Iqbal M Hussain, managing director of RSC and its director of safety, said 373 of the factories listed “have not yet completed structural rehabilitation based on technical assessment” and 1,241 have not yet have their fire alarm systems checked.
By the time Accord left, nearly two-thirds of factories listed as unrepaired had implemented more than 90 percent of the recommended corrective actions, but even the remaining minor work can cause major accidents.
For example, in late January, a factory named Zaheen Knitwear Ltd in Madanpur in Narayanganj caught fire. The resulting inferno was so large that it took 13 firefighting units five hours to bring the blaze under control and sixteen hours to completely extinguish the flames.
Zaheen was a publicly traded factory with Accord, meaning it was eligible to receive orders from major brands such as the US Polo Association, Woolworths, Lidl and Target. It was also rated as “behind schedule”, but only a little work remained.
As it was a Friday, there were no workers in Zaheen and no casualties were reported; but to put into context the kind of disaster averted – four of the plant’s six units were engulfed in the fire.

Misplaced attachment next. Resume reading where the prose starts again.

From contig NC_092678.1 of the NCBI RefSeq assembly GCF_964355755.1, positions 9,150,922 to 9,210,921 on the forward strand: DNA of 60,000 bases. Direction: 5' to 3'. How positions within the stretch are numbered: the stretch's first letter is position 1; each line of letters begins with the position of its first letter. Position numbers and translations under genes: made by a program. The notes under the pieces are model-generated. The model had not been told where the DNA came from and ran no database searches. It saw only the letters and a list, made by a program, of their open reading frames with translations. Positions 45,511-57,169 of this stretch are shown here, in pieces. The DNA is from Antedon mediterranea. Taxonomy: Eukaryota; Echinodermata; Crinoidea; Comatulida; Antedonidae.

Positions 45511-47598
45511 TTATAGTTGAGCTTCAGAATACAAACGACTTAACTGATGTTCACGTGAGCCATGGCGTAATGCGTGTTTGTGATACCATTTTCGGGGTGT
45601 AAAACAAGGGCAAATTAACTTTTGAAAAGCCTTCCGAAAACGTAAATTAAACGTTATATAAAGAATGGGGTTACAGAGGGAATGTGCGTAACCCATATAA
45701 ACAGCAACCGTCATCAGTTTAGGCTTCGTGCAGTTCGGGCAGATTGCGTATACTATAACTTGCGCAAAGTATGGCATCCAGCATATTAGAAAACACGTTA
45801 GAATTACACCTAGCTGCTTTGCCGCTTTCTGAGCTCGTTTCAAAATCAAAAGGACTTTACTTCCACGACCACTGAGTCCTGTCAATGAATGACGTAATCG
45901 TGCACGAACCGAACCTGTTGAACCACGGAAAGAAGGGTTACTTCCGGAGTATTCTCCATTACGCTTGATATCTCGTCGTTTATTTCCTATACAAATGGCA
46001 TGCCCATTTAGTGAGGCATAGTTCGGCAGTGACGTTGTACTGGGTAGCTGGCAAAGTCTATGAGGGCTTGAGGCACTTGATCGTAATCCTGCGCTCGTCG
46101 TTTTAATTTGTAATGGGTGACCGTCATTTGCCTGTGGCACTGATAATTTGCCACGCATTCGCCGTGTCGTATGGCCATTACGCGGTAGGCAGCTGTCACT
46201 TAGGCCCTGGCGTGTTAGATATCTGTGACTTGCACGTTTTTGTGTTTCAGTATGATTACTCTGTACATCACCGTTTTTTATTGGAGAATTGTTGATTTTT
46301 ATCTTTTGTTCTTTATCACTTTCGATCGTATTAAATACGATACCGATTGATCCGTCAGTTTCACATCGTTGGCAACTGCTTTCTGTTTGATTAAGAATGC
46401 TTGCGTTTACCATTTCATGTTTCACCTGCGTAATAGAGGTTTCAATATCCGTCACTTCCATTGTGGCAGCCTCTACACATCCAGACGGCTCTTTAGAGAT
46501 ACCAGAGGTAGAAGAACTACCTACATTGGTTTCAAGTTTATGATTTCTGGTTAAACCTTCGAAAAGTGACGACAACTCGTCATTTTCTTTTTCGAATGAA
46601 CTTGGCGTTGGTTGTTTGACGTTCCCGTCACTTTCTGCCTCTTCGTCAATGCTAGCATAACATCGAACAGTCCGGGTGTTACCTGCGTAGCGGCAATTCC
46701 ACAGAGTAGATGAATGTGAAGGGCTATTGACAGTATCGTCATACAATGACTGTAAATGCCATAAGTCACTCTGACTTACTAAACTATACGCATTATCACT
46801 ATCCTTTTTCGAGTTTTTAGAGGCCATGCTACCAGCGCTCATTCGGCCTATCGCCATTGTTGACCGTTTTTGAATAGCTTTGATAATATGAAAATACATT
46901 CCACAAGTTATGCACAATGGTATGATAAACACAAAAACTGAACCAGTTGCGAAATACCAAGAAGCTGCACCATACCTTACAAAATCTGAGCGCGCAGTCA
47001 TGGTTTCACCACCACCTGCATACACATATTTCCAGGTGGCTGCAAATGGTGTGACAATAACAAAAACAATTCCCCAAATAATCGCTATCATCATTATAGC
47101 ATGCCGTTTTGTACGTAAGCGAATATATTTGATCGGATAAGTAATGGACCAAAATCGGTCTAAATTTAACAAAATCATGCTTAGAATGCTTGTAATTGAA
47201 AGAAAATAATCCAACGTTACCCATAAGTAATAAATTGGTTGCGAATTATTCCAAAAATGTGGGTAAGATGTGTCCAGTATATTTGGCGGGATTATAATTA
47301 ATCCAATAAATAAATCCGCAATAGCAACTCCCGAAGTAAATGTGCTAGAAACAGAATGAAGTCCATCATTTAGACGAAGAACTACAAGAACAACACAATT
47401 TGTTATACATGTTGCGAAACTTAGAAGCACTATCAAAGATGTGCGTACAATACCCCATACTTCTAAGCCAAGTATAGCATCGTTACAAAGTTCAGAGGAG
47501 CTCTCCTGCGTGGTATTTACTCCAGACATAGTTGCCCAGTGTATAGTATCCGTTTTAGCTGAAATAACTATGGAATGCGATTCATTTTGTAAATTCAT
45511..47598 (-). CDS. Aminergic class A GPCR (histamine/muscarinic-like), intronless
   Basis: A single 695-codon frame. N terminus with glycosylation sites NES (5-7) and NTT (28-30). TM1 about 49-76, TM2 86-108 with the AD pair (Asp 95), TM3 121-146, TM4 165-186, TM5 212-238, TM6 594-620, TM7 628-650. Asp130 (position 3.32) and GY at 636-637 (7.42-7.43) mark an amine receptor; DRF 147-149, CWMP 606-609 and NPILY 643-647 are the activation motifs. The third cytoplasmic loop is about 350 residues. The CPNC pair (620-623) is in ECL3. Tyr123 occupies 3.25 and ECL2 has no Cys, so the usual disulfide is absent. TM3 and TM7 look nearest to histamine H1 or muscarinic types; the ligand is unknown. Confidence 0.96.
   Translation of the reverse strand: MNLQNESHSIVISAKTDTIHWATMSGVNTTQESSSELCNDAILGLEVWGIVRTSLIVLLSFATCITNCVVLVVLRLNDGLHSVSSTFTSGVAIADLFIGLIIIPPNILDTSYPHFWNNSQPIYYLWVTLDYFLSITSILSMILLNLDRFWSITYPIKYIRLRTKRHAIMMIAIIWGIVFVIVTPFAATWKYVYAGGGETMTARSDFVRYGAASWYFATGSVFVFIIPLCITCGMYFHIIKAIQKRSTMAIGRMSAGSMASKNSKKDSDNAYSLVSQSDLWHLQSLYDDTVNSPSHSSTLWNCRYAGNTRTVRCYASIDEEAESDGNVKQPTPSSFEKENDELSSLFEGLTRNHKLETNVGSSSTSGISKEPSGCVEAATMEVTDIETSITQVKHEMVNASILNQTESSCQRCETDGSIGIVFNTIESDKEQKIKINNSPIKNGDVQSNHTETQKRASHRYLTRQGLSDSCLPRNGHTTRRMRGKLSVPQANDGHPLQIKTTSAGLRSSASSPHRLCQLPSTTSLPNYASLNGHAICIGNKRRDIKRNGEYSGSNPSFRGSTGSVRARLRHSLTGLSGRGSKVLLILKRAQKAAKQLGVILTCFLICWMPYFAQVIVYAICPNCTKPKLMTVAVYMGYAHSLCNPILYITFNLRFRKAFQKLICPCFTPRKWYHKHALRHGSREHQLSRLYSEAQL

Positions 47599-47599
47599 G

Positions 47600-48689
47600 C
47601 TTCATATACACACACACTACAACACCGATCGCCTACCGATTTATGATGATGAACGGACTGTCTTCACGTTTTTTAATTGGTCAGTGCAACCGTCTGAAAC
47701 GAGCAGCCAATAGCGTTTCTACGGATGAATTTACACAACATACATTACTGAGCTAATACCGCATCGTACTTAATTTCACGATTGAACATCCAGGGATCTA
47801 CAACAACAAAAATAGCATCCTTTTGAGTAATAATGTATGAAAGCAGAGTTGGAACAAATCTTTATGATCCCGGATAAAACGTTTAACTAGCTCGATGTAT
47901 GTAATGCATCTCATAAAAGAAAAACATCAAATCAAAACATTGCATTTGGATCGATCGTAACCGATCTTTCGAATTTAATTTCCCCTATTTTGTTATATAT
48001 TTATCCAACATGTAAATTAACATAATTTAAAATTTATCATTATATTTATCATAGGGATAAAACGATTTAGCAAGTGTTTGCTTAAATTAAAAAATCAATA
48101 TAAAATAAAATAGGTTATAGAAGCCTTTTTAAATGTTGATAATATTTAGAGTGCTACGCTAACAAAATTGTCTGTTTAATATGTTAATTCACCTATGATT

Among the unresolved issues, Zaheen’s fire alarm system needed to be replaced, and fire doors and a riser system needed to be installed.
According to RSC inspection notes, the factory was asked to install them for the first time in 2016.
The factory was in the process of installing the standpipe system and importing the alarm systems and fire doors, but as of January this year it had not yet been completed.
Zaheen Knitwear executive director Misbahuddaza Misbah admitted they faced delays in securing the necessary corrective measures, saying the pandemic was also to blame. “We had to deal with delays in importing supplies, there was a worker crisis, and then the pandemic happened.”
Plant management was looking until June 2022 to complete the installation. RSC documents seen by the Daily Star said this was unacceptable.
“The corrective action plan should be completed as recommended by the RSC with immediate concern,” he added.
It was not fixed immediately. After the fire, Lieutenant-Colonel Zillur Rahman, Fire Director, said: “The plant’s fire safety system was inadequate. We had difficulty fighting the fire because the plant had no water supply.”